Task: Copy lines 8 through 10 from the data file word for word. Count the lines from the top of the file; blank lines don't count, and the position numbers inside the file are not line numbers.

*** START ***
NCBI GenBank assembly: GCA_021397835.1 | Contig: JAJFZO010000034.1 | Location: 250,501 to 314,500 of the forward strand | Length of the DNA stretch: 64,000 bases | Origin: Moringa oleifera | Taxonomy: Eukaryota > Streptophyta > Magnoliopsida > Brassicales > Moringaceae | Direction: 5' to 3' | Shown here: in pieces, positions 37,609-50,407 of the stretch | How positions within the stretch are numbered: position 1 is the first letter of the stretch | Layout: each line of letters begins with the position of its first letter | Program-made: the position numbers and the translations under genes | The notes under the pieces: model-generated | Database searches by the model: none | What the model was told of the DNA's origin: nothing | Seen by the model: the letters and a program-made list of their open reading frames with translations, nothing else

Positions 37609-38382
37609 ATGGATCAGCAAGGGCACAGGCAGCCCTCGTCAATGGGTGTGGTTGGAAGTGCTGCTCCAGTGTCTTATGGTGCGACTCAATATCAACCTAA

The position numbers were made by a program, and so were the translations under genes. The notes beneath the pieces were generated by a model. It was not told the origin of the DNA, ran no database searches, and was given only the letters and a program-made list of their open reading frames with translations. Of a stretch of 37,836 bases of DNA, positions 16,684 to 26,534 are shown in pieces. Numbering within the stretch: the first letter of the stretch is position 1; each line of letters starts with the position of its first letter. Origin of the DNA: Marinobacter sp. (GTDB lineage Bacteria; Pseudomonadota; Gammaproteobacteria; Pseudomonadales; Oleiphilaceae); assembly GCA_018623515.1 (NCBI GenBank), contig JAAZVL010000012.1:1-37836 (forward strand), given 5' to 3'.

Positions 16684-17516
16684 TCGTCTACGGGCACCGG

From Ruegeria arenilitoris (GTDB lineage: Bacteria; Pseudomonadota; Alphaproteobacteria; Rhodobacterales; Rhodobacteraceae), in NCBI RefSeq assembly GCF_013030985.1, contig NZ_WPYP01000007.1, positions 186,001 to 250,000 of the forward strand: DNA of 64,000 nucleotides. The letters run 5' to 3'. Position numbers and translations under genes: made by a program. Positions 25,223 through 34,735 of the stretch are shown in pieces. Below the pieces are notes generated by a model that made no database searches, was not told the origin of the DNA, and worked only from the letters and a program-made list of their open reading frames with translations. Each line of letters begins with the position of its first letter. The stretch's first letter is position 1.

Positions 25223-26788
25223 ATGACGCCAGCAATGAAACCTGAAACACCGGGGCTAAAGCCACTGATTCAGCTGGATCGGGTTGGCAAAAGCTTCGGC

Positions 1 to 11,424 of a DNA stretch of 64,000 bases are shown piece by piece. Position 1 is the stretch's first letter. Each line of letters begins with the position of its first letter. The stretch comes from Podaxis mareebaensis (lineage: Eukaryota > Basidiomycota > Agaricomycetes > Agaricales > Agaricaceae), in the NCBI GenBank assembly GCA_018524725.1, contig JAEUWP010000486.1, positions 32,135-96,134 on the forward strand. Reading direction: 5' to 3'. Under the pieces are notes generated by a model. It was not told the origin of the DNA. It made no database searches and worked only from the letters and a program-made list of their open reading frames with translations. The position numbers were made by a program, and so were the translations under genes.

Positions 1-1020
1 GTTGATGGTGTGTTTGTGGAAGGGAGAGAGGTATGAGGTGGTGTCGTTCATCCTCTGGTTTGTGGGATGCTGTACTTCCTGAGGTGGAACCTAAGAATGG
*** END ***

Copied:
Positions 25223-26788
25223 ATGACGCCAGCAATGAAACCTGAAACACCGGGGCTAAAGCCACTGATTCAGCTGGATCGGGTTGGCAAAAGCTTCGGC

Positions 1 to 11,424 of a DNA stretch of 64,000 bases are shown piece by piece. Position 1 is the stretch's first letter. Each line of letters begins with the position of its first letter. The stretch comes from Podaxis mareebaensis (lineage: Eukaryota > Basidiomycota > Agaricomycetes > Agaricales > Agaricaceae), in the NCBI GenBank assembly GCA_018524725.1, contig JAEUWP010000486.1, positions 32,135-96,134 on the forward strand. Reading direction: 5' to 3'. Under the pieces are notes generated by a model. It was not told the origin of the DNA. It made no database searches and worked only from the letters and a program-made list of their open reading frames with translations. The position numbers were made by a program, and so were the translations under genes.